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Trivia / Rock of Ages

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  • Actor Allusion: It might be coincidental, but the last shot of "Shadows of the Night" when the strippers slide down the pole and stop just short of the ground looks an awful lot like a "Mission: Impossible" Cable Drop.
  • All-Star Cast: Tom Cruise, Alec Baldwin, Russell Brand, Catherine Zeta-Jones, Paul Giamatti and Bryan Cranston.
  • Box Office Bomb: Budget, $75 million. Box office, $59,418,613.
  • California Doubling: Inverted. This is a case of someplace else doubling as California, as Hollywood even, namely Miami. Even the famous Hollywood sign was rebuilt on a landfill.
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  • Creator Backlash: Chris D'Arienzo is not terribly fond of the film version. In an interview with Buzzfeed, he said the film "feels like [it has] an underlying disdain — or at best, dismissive sense — of the era and the music," and that director Adam Shankman "doesn't really like our stage show. It was very clear that he thought the stage show was very problematic as an adaptation and simply could not work in a film format." He also claims that Shankman completely cut him out of the writing process upon being hired, and also admitted that he has never seen the film in its entirety, just parts.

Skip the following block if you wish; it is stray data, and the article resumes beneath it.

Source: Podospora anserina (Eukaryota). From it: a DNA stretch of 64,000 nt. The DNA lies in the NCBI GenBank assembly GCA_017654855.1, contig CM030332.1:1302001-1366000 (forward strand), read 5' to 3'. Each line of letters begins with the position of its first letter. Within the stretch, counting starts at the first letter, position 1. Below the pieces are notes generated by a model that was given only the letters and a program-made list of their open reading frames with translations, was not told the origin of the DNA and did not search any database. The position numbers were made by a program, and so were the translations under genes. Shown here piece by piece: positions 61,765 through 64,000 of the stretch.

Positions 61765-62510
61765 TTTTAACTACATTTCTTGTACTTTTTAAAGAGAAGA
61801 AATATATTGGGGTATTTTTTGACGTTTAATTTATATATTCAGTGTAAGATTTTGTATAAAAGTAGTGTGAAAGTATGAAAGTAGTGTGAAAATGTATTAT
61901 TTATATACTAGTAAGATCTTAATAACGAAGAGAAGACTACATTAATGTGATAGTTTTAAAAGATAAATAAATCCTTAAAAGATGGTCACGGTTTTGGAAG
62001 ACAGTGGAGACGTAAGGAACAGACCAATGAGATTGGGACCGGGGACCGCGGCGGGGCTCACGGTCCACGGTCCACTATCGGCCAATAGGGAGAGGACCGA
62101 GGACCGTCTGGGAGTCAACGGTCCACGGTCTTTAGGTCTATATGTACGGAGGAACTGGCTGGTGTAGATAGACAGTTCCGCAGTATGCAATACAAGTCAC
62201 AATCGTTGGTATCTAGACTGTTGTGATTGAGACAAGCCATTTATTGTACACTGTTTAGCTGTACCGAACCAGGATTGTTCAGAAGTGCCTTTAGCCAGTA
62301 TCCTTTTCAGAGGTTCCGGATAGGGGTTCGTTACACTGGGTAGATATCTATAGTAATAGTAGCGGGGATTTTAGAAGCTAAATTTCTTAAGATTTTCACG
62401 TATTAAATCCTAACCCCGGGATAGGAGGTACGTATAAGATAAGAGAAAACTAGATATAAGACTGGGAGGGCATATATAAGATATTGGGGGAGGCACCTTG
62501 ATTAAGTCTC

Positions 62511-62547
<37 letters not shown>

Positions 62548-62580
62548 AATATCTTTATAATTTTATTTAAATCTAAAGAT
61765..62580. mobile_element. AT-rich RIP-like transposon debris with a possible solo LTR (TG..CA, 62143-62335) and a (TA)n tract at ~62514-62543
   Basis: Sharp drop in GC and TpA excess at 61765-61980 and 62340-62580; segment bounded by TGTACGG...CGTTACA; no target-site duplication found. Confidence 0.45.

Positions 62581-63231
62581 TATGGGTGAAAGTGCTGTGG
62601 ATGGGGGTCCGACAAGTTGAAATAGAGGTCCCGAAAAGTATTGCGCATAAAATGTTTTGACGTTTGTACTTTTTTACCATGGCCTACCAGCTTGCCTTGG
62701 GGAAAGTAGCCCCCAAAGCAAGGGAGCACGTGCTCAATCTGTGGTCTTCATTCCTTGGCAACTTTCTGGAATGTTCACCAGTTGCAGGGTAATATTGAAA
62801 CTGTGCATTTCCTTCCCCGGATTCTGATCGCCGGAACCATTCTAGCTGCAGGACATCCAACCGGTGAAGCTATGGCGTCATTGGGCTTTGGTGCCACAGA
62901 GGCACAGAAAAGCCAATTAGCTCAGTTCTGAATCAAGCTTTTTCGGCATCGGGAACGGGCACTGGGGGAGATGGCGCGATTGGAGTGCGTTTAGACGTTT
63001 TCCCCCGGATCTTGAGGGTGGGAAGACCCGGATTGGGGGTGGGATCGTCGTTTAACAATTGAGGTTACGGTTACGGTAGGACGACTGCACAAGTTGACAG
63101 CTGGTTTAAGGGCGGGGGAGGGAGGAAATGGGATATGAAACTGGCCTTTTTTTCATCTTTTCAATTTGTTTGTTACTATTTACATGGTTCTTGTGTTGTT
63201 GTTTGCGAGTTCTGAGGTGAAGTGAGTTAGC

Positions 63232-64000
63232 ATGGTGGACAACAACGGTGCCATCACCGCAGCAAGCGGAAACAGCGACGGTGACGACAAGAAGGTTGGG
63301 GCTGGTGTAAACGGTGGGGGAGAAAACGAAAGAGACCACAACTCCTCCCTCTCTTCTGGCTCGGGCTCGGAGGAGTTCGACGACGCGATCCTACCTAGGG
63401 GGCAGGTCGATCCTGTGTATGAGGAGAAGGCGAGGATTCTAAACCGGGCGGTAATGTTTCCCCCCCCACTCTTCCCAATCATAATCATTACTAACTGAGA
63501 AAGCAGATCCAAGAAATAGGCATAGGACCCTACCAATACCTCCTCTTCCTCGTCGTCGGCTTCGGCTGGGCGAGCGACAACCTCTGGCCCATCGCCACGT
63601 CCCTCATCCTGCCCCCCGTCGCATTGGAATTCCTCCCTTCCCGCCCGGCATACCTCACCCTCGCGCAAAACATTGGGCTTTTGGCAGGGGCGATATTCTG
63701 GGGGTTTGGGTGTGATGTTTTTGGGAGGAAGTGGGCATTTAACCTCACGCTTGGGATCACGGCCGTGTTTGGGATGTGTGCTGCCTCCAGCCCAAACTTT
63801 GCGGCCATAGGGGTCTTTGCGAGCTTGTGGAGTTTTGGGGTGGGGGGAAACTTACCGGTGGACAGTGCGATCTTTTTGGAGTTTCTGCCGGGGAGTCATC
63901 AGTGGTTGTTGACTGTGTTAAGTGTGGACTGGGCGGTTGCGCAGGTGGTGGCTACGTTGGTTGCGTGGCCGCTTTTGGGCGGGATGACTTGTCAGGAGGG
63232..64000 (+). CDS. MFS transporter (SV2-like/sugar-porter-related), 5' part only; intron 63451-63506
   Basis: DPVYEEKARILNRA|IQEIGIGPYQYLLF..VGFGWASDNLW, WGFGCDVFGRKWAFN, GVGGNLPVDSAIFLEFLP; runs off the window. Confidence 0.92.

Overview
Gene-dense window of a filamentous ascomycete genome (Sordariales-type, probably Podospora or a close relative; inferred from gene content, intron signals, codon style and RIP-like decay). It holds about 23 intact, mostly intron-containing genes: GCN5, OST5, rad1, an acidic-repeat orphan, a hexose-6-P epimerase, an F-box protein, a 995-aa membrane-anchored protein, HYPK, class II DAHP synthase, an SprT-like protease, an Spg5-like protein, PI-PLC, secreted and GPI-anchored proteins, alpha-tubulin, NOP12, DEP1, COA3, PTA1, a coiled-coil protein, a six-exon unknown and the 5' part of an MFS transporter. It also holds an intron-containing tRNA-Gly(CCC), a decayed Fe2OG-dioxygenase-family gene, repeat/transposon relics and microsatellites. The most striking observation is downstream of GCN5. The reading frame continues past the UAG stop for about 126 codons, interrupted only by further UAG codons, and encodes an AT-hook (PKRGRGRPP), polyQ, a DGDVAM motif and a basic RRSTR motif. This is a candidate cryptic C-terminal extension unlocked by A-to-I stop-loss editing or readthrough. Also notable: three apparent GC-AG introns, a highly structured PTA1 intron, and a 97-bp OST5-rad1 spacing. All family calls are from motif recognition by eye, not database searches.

• The Danza: Paul Giamatti as Paul Gill.
  • Missing Trailer Scene: Depending which trailer you watch, there is quite a prominent scene of a blonde fan running into Stacee Jaxx's backstage dressing room, ripping her top open and declaring how much she loves him as he autographs her cleavage whilst the Rolling Stone reporter who is trying to interview him watches in shocked silence. Needless to say this scene never happens in the film, but it appears on the extended cut of the film.
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  • Old Shame: Alec Baldwin has disowned this film, calling it a "horrible movie", and stated he only did the film just to work with its director Adam Shankman and one of its stars, Tom Cruise.
  • What Could Have Been: Chris D'Arienzo wrote the first draft of the film's screenplay and was even briefly attached to direct. He described his vision as a throwback to classic Universal Movie Musicals of the 50s, particularly Singin' in the Rain. He was replaced by Adam Shankman because the studio didn't trust D'Arienzo with a big budget.

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